Duet albums are generally dodgy affairs, allowing fading performers to enjoy one last chart entry by riding the coattails of their now-more-famous duet partners. Frank Sinatra started the trend and it's continued with uneven releases by artists like Barbara Streisand, Tony Bennett and Ray Charles while adding little to re-workings of past hits.
In what would appear to be just another entry into the genre, Jerry Lee Lewis' Last Man Standing smashes expectations sideways, destroying any previous assumptions about duet albums.
The guests provide the hits and then get out of the way. Jimmy Page plays some tasteful guitar on Led Zeppelin's "Rock and Roll" but it's a Jerry Lee track all the way.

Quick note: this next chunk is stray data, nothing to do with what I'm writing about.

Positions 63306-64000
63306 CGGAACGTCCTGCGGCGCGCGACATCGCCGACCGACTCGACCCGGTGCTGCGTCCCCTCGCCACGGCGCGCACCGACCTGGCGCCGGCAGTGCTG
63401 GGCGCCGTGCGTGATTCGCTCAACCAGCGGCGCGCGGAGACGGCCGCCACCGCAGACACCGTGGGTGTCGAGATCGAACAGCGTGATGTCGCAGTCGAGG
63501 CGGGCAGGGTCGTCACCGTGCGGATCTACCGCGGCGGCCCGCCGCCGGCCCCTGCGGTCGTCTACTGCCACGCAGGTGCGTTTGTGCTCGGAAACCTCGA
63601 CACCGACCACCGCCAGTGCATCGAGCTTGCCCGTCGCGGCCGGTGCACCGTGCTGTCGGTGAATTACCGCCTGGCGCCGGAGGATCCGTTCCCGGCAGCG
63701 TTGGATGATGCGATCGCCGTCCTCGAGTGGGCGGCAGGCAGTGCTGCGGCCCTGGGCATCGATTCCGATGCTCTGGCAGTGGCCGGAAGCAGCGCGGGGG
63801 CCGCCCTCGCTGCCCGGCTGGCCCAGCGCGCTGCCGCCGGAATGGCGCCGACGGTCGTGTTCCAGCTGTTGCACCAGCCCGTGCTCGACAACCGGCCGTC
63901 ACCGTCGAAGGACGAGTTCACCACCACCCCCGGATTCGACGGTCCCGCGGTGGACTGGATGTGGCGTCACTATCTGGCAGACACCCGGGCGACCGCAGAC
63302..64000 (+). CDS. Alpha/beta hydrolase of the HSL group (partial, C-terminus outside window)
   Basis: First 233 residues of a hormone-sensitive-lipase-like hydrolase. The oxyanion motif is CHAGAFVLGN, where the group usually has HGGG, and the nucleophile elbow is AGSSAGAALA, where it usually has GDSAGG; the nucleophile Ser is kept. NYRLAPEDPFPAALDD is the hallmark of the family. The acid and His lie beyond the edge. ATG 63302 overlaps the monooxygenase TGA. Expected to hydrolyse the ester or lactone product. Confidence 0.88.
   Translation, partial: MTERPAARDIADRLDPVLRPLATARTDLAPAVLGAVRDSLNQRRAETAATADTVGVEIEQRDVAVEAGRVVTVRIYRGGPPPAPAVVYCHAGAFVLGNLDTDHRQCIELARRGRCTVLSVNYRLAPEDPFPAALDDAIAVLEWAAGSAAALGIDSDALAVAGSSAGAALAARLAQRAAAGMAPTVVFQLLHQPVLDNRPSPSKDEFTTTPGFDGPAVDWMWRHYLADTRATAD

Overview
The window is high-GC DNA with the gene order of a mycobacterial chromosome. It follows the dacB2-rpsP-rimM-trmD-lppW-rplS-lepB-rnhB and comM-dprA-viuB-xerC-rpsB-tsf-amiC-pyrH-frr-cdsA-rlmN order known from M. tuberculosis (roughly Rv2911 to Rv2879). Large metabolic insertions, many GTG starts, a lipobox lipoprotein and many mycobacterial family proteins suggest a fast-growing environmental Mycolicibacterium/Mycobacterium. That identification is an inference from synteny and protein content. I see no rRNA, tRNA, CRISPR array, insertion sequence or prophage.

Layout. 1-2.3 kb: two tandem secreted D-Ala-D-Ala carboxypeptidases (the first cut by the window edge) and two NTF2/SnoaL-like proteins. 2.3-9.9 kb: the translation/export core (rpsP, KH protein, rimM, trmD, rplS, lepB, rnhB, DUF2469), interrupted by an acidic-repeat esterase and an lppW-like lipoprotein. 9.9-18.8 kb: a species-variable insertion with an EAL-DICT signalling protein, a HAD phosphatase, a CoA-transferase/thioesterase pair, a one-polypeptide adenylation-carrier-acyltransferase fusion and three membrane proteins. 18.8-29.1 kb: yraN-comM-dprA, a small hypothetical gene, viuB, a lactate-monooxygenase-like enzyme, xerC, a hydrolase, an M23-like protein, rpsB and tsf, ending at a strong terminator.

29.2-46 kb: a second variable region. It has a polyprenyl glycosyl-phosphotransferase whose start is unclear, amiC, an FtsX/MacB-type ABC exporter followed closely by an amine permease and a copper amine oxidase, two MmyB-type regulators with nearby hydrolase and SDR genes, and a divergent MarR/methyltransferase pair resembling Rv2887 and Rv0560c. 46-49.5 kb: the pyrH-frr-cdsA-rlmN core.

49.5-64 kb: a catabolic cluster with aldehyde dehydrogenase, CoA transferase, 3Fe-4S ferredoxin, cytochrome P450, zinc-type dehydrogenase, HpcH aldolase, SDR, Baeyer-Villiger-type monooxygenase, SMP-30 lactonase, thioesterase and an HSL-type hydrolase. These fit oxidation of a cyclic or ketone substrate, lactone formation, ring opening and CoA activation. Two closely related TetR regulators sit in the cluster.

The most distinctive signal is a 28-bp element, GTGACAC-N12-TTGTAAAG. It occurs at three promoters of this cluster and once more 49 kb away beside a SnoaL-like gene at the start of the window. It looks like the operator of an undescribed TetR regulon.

Kid Rock and Rod Stewart are slow to realize this and their tracks are among the weakest here, while the songs with fellow old-timers George Jones and Willie Nelson are great fun. Jerry Lee Lewis' singing and piano playing display few indications of his age, and the production is impeccable. Fifty years after he first walked into Sun Records, the Killer has lost none of his fire.